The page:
Asteroid

“It is a high probability that this mass of rock is going to come in contact with the Earth. We’re pretty sure it is going to happen, but what we’re unsure of is the timing. The when.”

The television blared the latest doomsday news. I sat, cross-legged on the floor, reading a paperback. It was going to be a good day. Ian had just asked Suzy to the dance on Saturday, so she and mom were over-the-moon, and that meant I could be left alone to read.

I got distracted by the book, and a few hours passed. When I looked up, it was starting to get dark. I stretched and slowly stood, wondering whether I was going to heat up some mac and cheese or have the freezer lasagna I was eyeing all week.

The television was still blaring, so I went into the kitchen and turned it down. “Hey, I was listening to that, Kat.” My father called from the living room.

“Then come in here and listen or at least take it in there with you.” I argued back.

He sighed and I heard the creaky old couch as he stood. He muttered something under his breath that I couldn’t hear so I plastered a smile on my face and watched the door.

“Hello, Dad.” I smiled when he came through the door.

“Hey, Kat,” he said a little more softly. I knew how to get to him before he got all gruff, unlike Suzy who made him more gruff most of the time.

“Whatchya doin’ in here?”

“Making dinner. Want some?”

“What are you making?”

“Mac and cheese.”

“Again? I swear that’s all you ever eat Kat.”

“It’s addicting.”

He looked out the window. “I remember the days your mom used to cook. Back when you and Suzy were little.” He smiled wistfully at me.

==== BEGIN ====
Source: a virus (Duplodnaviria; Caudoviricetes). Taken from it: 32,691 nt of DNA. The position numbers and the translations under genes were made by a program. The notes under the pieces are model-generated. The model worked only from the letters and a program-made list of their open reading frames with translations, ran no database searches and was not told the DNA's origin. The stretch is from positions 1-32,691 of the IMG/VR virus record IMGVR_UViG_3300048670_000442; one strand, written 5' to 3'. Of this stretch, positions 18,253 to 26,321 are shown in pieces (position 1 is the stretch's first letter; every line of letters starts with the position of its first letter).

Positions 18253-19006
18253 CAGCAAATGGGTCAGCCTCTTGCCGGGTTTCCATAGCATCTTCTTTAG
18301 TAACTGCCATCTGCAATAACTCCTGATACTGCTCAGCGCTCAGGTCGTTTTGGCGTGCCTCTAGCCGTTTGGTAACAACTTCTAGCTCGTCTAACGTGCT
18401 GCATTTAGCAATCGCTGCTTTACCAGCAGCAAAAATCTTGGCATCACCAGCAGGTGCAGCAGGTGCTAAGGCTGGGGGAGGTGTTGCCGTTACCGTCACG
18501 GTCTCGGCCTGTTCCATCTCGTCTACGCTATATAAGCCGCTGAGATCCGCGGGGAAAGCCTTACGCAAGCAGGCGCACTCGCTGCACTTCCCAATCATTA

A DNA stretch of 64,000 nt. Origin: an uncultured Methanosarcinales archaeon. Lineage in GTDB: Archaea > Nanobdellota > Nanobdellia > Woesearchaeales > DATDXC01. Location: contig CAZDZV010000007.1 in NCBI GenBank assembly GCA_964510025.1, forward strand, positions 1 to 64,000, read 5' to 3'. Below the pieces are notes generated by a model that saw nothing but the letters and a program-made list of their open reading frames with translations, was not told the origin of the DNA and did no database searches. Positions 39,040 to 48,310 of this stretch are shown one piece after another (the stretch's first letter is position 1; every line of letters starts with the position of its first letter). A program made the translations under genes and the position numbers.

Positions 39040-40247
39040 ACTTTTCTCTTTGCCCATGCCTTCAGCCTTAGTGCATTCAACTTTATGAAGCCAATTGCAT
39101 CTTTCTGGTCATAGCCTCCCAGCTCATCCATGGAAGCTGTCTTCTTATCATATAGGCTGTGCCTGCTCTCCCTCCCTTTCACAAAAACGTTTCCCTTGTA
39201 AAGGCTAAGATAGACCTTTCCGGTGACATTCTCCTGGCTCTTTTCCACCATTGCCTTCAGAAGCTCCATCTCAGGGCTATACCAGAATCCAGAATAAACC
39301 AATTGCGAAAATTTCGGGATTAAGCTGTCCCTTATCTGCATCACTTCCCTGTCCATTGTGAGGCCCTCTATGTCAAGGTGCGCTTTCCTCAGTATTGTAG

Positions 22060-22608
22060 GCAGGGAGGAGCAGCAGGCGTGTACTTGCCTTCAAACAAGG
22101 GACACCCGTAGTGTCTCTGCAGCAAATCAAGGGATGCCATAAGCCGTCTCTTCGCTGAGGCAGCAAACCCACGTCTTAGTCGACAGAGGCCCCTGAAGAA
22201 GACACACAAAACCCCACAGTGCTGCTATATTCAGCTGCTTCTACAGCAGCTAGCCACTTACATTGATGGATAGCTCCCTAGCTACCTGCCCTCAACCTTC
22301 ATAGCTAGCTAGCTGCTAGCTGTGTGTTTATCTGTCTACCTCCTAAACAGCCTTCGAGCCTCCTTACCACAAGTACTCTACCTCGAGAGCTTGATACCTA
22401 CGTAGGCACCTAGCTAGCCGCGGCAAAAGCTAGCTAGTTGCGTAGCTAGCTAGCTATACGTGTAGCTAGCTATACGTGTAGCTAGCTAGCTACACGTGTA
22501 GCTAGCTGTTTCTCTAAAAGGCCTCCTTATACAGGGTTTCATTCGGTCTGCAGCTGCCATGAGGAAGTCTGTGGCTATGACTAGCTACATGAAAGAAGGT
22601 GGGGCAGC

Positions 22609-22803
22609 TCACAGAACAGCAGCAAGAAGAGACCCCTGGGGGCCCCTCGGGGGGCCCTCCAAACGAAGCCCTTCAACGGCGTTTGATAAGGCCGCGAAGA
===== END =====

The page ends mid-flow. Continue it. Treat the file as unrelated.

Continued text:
“More than just freezer meals?” I asked. I had no recollection of her cooking. None.

“She’d make her own lasagna. And pizza. Shepherd’s pie. Chicken pot pie. Yum. Those were my favorite, her chicken pot pies.”

“Why’d she stop?”

“Work got too busy. When she got really stressed, she’d switch to baking. Brownies, cakes, cookies, pies. I swear I gained twenty pounds in the first three years of her working.”

“Why don’t I remember this?”

“You were too little. I think you were four when she stopped.”

“Why’d she stop?”

“She found exercise instead. Became a work-out-aholic. It eased her stress and made her feel good. So she stopped baking.”

He stood at the window. The microwave beeped, but I didn’t make any move to get it. We stood in silence for what seemed like an eternity but the clock on the stove told me it was only four minutes.

“What’s going to happen, Dad? Um, you know, when the rock hits earth?”

He looked at me, tears in his eyes. “I have no idea, Kat. No idea.”

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